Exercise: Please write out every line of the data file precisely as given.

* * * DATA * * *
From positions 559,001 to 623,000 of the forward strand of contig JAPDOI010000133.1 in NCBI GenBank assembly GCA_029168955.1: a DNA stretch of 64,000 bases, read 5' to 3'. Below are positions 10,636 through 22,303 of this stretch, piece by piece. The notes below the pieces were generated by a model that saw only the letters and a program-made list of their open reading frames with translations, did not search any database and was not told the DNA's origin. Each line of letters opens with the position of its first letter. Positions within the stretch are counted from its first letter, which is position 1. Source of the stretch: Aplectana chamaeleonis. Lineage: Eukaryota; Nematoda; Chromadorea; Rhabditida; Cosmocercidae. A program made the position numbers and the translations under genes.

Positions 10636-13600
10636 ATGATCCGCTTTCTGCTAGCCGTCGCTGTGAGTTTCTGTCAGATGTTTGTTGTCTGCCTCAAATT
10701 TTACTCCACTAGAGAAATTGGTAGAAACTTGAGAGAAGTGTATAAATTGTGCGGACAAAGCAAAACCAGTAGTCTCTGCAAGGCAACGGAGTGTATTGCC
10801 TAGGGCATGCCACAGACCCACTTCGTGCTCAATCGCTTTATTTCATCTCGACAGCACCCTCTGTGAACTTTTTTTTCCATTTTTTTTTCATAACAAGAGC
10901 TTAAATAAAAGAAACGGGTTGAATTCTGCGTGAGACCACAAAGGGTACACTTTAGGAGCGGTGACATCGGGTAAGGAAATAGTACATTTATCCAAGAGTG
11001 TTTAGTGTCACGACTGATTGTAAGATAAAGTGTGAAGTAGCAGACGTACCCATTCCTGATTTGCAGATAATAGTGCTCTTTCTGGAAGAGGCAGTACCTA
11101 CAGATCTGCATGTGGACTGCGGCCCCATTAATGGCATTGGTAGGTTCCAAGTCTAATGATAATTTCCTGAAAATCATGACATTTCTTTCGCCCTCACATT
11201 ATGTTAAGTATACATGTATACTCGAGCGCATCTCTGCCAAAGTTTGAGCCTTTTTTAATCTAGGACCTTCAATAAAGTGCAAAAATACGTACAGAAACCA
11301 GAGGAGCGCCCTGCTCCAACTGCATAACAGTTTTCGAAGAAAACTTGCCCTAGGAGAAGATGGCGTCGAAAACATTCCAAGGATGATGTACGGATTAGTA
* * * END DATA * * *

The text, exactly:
From positions 559,001 to 623,000 of the forward strand of contig JAPDOI010000133.1 in NCBI GenBank assembly GCA_029168955.1: a DNA stretch of 64,000 bases, read 5' to 3'. Below are positions 10,636 through 22,303 of this stretch, piece by piece. The notes below the pieces were generated by a model that saw only the letters and a program-made list of their open reading frames with translations, did not search any database and was not told the DNA's origin. Each line of letters opens with the position of its first letter. Positions within the stretch are counted from its first letter, which is position 1. Source of the stretch: Aplectana chamaeleonis. Lineage: Eukaryota; Nematoda; Chromadorea; Rhabditida; Cosmocercidae. A program made the position numbers and the translations under genes.

Positions 10636-13600
10636 ATGATCCGCTTTCTGCTAGCCGTCGCTGTGAGTTTCTGTCAGATGTTTGTTGTCTGCCTCAAATT
10701 TTACTCCACTAGAGAAATTGGTAGAAACTTGAGAGAAGTGTATAAATTGTGCGGACAAAGCAAAACCAGTAGTCTCTGCAAGGCAACGGAGTGTATTGCC
10801 TAGGGCATGCCACAGACCCACTTCGTGCTCAATCGCTTTATTTCATCTCGACAGCACCCTCTGTGAACTTTTTTTTCCATTTTTTTTTCATAACAAGAGC
10901 TTAAATAAAAGAAACGGGTTGAATTCTGCGTGAGACCACAAAGGGTACACTTTAGGAGCGGTGACATCGGGTAAGGAAATAGTACATTTATCCAAGAGTG
11001 TTTAGTGTCACGACTGATTGTAAGATAAAGTGTGAAGTAGCAGACGTACCCATTCCTGATTTGCAGATAATAGTGCTCTTTCTGGAAGAGGCAGTACCTA
11101 CAGATCTGCATGTGGACTGCGGCCCCATTAATGGCATTGGTAGGTTCCAAGTCTAATGATAATTTCCTGAAAATCATGACATTTCTTTCGCCCTCACATT
11201 ATGTTAAGTATACATGTATACTCGAGCGCATCTCTGCCAAAGTTTGAGCCTTTTTTAATCTAGGACCTTCAATAAAGTGCAAAAATACGTACAGAAACCA
11301 GAGGAGCGCCCTGCTCCAACTGCATAACAGTTTTCGAAGAAAACTTGCCCTAGGAGAAGATGGCGTCGAAAACATTCCAAGGATGATGTACGGATTAGTA